The best stories will be announced during the parade and at the Haines Fourth of July Music Fest, said Tracey Harmon, the chamber’s executive director.

“Tell us … how you have been inspired, moved or helped by a friend, family member, or any other person in your life,” the rules say. The chamber’s Fourth of July organizing committee came up with the idea back in April, Harmon said.

Veterans, police and other public service providers certainly come to mind, but the stories are not limited. “It could be your mother,” Harmon said.

Cash prizes totaling $175 will be awarded.

There are no age categories, but that could change depending on the number of entries, Harmon explained.

Entries can be delivered to the chamber office at 219 Main St., or brought to Babbling Book & the Dragon’s Nook by 5 p.m. Friday.

If it floats, you can race it

Though there are no official rules or official organizers, the major unwritten directive for the Fourth of July raft race down the Chilkoot River is that your “raft” must be homemade.

“We’ve seen people put a whole bunch of milk jugs together,” said racer Kevin Shove, adding that the milk-jug raft “only got halfway.”

Rafters need to be at the Chilkoot Lake State Recreation Site boat launch by 3 p.m. Wednesday for the short run of less than half a mile down the river to the finish line at the Lutak Spur Road bridge.

Rafters can race solo or with a team. But if a team starts the race, the entire team must finish the run, Shove said. No losing team members in the water, no dropping off team members even if parts of the raft fall off.

“Most people use pieces of Styrofoam,” he said, adding that one year a contestant tried rafting in a barrel.

Pretty much the only obstacle in the 20- or 25-minute run is the fish weir spanning the river. “You have to go around the weir,” Shove said. That means pulling out of the water and putting back in past the weir.

One other request of rafters: Wear a helmet and personal flotation device.

It’s OK at this event to eat fast

The Fourth of July pie-eating contest is all about how fast contestants can swallow. Chewing is optional. Cleanliness and style don’t count.

The event is set for 3 p.m. at Tlingit Park, with advance sign-up required between 1 and 2:30 p.m.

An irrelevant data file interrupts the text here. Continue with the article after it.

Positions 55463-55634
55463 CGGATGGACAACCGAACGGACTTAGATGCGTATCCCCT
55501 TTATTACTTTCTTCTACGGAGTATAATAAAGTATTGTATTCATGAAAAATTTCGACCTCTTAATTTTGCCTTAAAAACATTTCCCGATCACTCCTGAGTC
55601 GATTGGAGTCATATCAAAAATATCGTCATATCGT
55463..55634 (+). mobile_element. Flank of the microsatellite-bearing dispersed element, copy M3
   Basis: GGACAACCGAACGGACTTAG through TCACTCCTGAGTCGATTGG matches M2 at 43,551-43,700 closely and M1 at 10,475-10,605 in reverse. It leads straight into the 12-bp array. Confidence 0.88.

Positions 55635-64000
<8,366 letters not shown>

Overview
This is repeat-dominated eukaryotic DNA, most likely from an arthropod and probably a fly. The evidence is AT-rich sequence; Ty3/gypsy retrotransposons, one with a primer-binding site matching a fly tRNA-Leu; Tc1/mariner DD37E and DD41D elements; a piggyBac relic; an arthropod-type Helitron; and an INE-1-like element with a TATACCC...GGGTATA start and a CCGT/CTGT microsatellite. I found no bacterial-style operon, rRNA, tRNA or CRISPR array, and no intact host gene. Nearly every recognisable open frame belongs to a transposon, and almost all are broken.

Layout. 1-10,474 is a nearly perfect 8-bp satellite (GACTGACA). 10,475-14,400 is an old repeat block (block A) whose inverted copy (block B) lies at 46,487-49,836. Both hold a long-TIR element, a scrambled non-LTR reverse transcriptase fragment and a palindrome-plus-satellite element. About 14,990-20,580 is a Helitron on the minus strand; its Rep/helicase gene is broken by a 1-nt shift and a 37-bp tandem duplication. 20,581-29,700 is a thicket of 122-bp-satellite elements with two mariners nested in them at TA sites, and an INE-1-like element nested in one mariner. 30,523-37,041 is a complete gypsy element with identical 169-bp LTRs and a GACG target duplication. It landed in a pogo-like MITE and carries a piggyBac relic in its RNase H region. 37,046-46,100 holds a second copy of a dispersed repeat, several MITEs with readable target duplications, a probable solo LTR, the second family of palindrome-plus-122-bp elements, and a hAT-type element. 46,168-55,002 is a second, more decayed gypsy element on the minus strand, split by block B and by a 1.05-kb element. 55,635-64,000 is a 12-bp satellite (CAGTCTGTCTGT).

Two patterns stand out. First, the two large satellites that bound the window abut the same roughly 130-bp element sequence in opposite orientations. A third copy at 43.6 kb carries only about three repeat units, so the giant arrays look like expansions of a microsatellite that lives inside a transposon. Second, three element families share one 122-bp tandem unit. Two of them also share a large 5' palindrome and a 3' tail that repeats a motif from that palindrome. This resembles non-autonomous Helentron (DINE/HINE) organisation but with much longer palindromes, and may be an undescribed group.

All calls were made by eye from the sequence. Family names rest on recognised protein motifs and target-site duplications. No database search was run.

The table will be set with cream pies for the three age categories.

One important caveat, said Carolann Wooton, the Haines Borough tourism director. “Everybody is responsible for their own illness.”

Adults will be given an entire pie and judged on how quickly they can clean the plate.

Teenagers 11 through 16 will get half a pie, with a quarter pie for children ages 6 through 10. Kids 5 and younger will get a slice.

Spike-driving in the afternoon

It’s OK to hit something at this event. Actually, that’s the point.

The Hammer Museum will hold its annual spike-driving and nail-pounding competition at Tlingit Park the afternoon of the Fourth.

The women’s division for spike driving will start at 1:30 p.m., followed immediately by the men’s competition – but organizers are asking everyone to show up at 1:30 p.m.

Competitors will drive a railroad spike into a log.

Nail-driving for younger competitors – using wood, not a log – will run from 1 to 3 p.m. at the park. “Pounders can stop by anytime during the event to participate,” museum staff said.

Safe area designated for fireworks

Jason Verhamme drives metal into a log at last year’s festivities.

Although there isn’t an official fireworks display planned for July 4, if you believe the holiday is not complete without fireworks the Haines Borough police and fire departments have designated a safe area to light them up along the Portage Cove waterfront. Consumer-grade fireworks will be allowed in the area from 6 p.m. to midnight July 4, similar to the rules the past couple of years.

The police and fire departments have designated the “beach areas of Picture Point and Port Chilkoot Dock,” excluding “harbor areas from Oceanside RV Park to the Front Street Pavilion and within 100 feet of private residences.”

Stay in the area, stay in the designated hours, and stay aware of everyone’s safety.